In Food

Hydroponic Adventures

Posted by: on Mar 21, 2013 | One Comment

Plants2My husband and I are going to grow tomatoes, peppers, and jalapeños this summer. We grew these same vegetables last summer. However, last summer we grew them in soil in containers on our deck. The jalapeños did fabulously. We pickled them all and have been happily eating our own hot peppers all winter. However, the bell pepper and the tomatoes did not fair so well. We aren’t 100% sure why. We planted them a little late, we probably didn’t feed them enough, and they may have gotten too dry. This year we are setting up to grow them on our deck but in a hydroponic system. Hydroponics is a method of growing plants in sand, gravel, or liquid with added nutrients but no soil. Container gardening can be difficult with soil. The soil gets too hot and dries out too quickly. So, we are going to try our hands at hydroponic vegetables.

The first little seedlings.

The first little seedlings in coco coir.

To be fair, my husband has been doing most of the work. He bought seeds and containers to sprout them in. He bought lumber and built four new benches for our deck. The benches will eventually hold our plants. They are angled slightly so the plants will drain by gravity. He even stained the benches to seal out the water and keep them from rotting. He picked up forty food grade buckets in Chesapeake the other weekend. The buckets will eventually be our growing containers. He researched pumps. I helped him plant the seeds. While he traveled for work, I watered and fed them. We planted three varieties of tomatoes. I managed to kill one variety almost completely before he got home. There is one little plant trooping along but it’s not looking good.

The ones ALL the way to the left are the ones I killed. :(

The ones ALL the way to the left are the ones I killed. :(

We started the plants in coco coir, a growing medium made from coconut fiber. We have since transplanted some of them to perlite, a volcanic substance. Perlite is the little white bits you see in bags of gardening or potting soil. The others are in soil for now. Amazingly, the plants we put in perlite are doing much better than those in soil. The perlite plants are growing more quickly. Eventually, we will move the plants outside in the food grade buckets with gravel and pump water and nutrients to them from a reservoir. The plants will drain by gravity back to the reservoir. I believe that’s the general “for dummies” version of the system my husband has planned. I’m still working it out.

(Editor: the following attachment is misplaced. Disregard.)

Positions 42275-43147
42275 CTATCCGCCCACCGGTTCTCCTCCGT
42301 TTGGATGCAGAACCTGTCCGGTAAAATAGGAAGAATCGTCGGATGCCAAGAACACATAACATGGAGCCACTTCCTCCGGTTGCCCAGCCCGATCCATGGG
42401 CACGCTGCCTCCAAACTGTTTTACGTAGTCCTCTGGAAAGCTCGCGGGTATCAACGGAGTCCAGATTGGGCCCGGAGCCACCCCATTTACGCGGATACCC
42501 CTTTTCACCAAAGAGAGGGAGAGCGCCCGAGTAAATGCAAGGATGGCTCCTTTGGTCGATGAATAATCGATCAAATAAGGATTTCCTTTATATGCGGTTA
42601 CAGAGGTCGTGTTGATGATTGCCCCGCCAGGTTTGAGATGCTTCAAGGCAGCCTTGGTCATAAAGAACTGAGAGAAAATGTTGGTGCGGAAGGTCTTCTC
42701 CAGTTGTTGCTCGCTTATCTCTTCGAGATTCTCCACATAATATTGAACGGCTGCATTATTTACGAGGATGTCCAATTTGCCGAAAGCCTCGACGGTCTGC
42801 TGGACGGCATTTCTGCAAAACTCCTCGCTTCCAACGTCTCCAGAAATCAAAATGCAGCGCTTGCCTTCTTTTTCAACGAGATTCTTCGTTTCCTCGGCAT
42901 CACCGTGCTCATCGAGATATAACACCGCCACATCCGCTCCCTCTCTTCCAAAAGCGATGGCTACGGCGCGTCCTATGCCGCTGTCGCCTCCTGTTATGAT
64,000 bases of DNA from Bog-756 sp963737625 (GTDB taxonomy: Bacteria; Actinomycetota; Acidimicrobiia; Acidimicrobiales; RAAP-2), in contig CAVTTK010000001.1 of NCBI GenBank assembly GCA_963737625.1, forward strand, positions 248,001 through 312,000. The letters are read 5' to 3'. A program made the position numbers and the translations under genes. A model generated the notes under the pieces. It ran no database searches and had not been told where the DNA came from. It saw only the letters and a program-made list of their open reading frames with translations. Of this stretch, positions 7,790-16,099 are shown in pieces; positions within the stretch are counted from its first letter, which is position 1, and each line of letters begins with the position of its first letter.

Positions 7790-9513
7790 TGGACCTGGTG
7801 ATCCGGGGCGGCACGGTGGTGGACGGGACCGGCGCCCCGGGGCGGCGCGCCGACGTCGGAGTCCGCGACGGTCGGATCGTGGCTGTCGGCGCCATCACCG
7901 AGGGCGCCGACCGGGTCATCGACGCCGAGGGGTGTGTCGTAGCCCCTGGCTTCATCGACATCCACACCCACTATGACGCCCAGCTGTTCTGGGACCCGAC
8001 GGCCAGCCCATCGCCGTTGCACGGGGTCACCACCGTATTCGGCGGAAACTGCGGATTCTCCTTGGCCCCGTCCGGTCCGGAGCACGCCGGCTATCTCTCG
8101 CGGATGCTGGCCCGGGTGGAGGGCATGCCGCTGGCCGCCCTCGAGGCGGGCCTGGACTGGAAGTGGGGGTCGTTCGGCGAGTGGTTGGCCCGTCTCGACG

The plants on the right are in perlite.

The plants on the right are in perlite.

So, all this thinking about hydroponics has us exploring different methods, mediums, and nutrients. Our goal is to grow vegetables with as little impact as we can. We aren’t using pesticides. Hydroponic systems are more efficient when it comes to water usage. However, traditionally, hydroponic systems have relied on chemical nutrient solutions. But there are other options. You can use a tea made from high quality compost or a mixture of fish emulsion, liquid seaweed, and bloodmeal. This winter we grew our kale in a hydroponic system and used organic hydroponic nutrients. The kale has been successful and delicious. We are still researching what nutrient solution we will use this summer.

As we researched, we discovered that while hydroponics in the United States can be certified organic, many countries and regulatory bodies do not recognize them as organic. Now, I don’t think organic certified is the gold standard by any means. It’s not perfect. It’s a line in the sand. Certified organic is helpful when buying from large groceries where I can’t talk to the farmer that grew the fruit. But because hydroponics systems do not use soil, hydroponically grown vegetables produced with sustainable methods are not universally accepted as organic. Some definitions of organic place emphasis on non-chemical inputs and others emphasize soil.

Studies are showing plants grown in hydroponic systems are more productive than those in soil and use all the nutrient inputs. There is no nutrient loss like there is with soil. The plants are larger and produce more fruit. Additionally, a study conducted on rooftops in Canada found increased resistance to aphids in hydroponically grown tomatoes. We still plan on planting marigolds to distract any bugs and because they are pretty.

I hope, by the end of summer, we will be canning our own salsa.

1 Comment

  1. Beth
    March 22, 2013

    Fascinating! The perlite do better because the plants are little, but good luck with those big buckets for tomatoes. A friend of mine tried that in Alaska, and produced one little tomato. She called it her $100 tomato because it was the only thing she got for all the expense she put into it! I am fascinated with hydroponics because you can actually raise fish and make a complete cycle of cleaned water with the waste that keeps the plants fertilized. Can you show the process you used for growing the kale and how did it go for sunlight and keeping them warm? Love to hear more. Thanks for sharing.

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